Art In America

Badlands Unltd. Offers Onion-Like Ferguson Reply

New York publisher Badlands Unlimited, founded by artist Paul Chan (winner of the 2014 Hugo Boss Prize), has articulated a response to the Missouri grand jury decision that rivals the satirical newspaper The Onion.  

Korakrit Arunanondchai

A young woman dressed in all white ushered me ceremoniously into a small screening room. A subtitled video began playing on a flat-screen television, opening with a voice speaking in Thai over ethereal, hopeful music: "My name is Korakrit. I was an...

Armory Show 2015 Exhibitor List Revealed

This year, the fair has attracted some respected exhibitors to sign on for the first time, including New York's Andrew Kreps and Metro Pictures and Los Angeles's Regen Projects, and hooked in up-and-coming dealers like New York's Rachel Uffner.

SITElines.2014: Unsettled Landscapes

The theme of this biennial is "Unsettled Landscapes," though the work I found most exemplary of the show's concerns offered more of a pastoral vision.

Skowhegan School Unveils Permanent Manhattan Outpost

Almost 70 years after its foundation, the Skowhegan School of Painting & Sculpture has secured a permanent home in New York's Chelsea neighborhood. The new 5,000-square-foot space provides the school with programming and event space, storage space...

Paul Chan Attributes Hugo Boss Prize to Mistake

New York-based artist Paul Chan is the winner of the 2014 Hugo Boss Prize. The award, administered by the Solomon R. Guggenheim Foundation and delivered last night at the museum, consists of $100,000 and a solo exhibition of the winner's work....

And the Villagers Never Liked You Anyway

At the Brooklyn-based collective Sorry Archive's collaborative exhibition "And the Villagers Never Liked You Anyway," a 10-foot-square sandbox is divided into 10 plots, each with its own curator; among them are Brooklyn's SIGNAL and 99¢ Plus...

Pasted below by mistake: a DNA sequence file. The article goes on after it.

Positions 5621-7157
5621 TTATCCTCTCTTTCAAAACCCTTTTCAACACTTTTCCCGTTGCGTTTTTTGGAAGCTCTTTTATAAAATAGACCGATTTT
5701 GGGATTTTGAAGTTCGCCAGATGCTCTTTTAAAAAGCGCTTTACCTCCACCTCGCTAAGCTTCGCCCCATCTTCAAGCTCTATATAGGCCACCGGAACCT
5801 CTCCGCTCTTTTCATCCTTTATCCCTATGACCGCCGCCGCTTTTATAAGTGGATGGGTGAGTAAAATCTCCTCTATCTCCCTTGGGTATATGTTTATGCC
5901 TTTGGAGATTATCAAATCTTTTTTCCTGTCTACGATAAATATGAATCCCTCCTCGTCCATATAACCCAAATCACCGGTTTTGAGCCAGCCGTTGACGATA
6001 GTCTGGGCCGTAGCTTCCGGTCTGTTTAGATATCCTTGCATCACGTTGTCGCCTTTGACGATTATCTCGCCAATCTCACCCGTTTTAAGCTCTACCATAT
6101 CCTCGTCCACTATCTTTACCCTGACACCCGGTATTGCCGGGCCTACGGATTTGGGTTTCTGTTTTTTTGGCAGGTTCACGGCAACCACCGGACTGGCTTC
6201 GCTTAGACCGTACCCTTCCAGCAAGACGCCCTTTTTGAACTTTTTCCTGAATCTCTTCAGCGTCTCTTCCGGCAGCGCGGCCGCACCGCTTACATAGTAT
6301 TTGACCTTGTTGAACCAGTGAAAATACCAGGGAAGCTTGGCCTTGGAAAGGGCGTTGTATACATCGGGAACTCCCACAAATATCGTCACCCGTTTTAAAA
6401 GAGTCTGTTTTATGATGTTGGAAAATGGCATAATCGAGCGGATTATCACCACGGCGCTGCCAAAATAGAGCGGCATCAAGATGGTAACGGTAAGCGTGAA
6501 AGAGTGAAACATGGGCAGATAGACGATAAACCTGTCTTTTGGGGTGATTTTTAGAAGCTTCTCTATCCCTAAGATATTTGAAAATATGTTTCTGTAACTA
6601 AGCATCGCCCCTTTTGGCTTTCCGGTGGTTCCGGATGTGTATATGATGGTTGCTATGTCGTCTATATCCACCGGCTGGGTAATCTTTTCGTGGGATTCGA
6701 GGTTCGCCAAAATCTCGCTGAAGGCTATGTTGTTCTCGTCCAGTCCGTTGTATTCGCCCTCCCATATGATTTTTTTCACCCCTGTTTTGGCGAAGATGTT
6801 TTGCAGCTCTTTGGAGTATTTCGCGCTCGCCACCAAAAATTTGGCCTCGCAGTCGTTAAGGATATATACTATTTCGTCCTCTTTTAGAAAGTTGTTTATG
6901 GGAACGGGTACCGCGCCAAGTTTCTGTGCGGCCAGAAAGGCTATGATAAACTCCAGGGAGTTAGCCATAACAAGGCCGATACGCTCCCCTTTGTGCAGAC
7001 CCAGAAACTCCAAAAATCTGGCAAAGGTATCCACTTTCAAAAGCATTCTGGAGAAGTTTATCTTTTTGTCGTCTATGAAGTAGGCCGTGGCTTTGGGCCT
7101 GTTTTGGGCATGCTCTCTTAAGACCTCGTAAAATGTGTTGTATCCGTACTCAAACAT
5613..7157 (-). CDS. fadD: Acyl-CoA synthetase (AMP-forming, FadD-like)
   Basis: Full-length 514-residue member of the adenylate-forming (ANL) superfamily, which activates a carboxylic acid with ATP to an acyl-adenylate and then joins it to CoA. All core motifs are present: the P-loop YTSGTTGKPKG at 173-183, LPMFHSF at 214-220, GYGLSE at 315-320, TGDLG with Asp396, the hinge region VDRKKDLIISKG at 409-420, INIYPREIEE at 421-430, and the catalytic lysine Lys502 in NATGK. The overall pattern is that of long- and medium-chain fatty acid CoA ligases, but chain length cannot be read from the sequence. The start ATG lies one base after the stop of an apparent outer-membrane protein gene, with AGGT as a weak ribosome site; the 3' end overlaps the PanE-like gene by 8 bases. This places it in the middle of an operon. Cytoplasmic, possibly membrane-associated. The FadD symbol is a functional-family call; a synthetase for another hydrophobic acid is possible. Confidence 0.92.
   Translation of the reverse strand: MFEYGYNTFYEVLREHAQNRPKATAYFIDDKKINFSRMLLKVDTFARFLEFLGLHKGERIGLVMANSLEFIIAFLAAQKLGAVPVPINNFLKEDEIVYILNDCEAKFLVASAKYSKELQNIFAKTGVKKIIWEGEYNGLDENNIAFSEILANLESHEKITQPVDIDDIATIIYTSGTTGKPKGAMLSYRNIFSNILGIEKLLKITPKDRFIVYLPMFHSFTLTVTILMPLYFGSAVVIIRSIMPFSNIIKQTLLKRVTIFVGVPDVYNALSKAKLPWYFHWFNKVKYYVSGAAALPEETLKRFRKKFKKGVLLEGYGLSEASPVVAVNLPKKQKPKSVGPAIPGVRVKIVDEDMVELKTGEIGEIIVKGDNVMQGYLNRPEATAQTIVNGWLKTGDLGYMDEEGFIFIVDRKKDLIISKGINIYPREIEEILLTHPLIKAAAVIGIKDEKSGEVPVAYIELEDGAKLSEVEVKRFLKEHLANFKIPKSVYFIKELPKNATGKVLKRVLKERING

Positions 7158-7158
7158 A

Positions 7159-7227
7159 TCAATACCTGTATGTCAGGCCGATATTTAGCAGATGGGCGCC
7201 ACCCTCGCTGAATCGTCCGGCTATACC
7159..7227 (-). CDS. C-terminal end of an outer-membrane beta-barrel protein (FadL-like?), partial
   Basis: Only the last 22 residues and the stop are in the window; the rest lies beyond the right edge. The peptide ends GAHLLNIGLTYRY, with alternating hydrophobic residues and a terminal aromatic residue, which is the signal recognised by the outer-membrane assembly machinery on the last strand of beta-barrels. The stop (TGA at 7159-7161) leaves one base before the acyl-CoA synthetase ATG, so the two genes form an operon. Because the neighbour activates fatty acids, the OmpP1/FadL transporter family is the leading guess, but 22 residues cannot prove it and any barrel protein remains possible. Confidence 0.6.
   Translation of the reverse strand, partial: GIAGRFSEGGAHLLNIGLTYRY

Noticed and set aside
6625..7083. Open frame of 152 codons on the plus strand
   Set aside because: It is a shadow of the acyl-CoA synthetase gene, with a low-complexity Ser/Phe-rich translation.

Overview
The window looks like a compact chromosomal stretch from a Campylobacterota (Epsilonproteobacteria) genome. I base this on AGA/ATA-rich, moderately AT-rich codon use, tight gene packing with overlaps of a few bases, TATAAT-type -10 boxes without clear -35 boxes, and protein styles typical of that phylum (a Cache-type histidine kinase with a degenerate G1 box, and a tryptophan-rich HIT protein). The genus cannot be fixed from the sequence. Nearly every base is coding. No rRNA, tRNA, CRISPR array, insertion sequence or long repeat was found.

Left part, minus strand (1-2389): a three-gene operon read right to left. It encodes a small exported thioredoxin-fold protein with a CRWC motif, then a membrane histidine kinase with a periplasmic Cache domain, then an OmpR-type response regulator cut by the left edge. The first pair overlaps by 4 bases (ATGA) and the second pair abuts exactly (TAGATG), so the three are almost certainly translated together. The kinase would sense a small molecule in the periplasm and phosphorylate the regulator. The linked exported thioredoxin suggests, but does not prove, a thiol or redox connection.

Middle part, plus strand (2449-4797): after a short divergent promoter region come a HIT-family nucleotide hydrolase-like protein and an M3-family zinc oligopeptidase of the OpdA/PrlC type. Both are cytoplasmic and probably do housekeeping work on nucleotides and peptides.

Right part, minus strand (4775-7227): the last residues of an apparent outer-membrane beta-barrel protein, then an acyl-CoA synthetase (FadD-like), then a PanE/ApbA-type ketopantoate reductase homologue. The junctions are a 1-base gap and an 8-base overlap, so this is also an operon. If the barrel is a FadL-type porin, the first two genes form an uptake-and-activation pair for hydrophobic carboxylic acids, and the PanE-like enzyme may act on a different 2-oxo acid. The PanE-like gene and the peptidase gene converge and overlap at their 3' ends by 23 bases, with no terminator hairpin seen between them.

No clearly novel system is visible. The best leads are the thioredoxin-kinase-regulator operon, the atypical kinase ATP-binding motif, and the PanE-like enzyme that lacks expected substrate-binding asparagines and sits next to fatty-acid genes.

Samuel Jablon

Samuel Jablon's wonderful paintings are covered in multicolored words rendered in acrylic and studded with glass tiles. 

Greg Parma Smith

Greg Parma Smith's painted realism is perversely synthetic and immaculately crafted. In his first solo show at David Lewis Gallery, titled "Melancholy," Smith presented two series of paintings—"Door gods (origami paper)" and "God of doors (Janus...

Jerry Kearns

It's hard to say what struck one most forcefully about this show of five wall paintings and eight new canvases. Was it Jerry Kearns's over-the-top verbal humor, infusing the exhibition title "RRRGGHH!," the "KNOCK, KNOCK" repeatedly inscribed in...

New Museum Reveals Roster for Trecartin and Cornell’s Triennial

"Surround Audience" (Feb. 25-May 204, 2015) boasts a roster of 51 artists and collectives from over two dozen countries, and according to the museum, it will be the first time in a U.S. museum for many of them. As expected, Cornell and Trecartin's...

Rebecca Horn

Rebecca Horn's recent exhibition of sculptures and large-scale works on paper, "The Vertebrae Oracle," possessed a poetry rare among the benumbingly cool intellectual calisthenics of so much neo-abstract art today.

Marta Chilindron

Made from jointed planes of brightly colored acrylic, seven sculptures—some wall-hung, some on tabletops, one forming a gargantuan maze (a featured project at last May's Art Basel Hong Kong)—reflect the Uruguayan-born, New York-based artist's ongoing...

Jennifer Wynne Reeves

Paint gets physical in the late Jennifer Wynne Reeves's work: bulked up into dented little bricks, squeezed into coils and cones, and knifed, fingered and smeared onto a variety of surfaces that include wood, Masonite and paper (but not canvas), it is...

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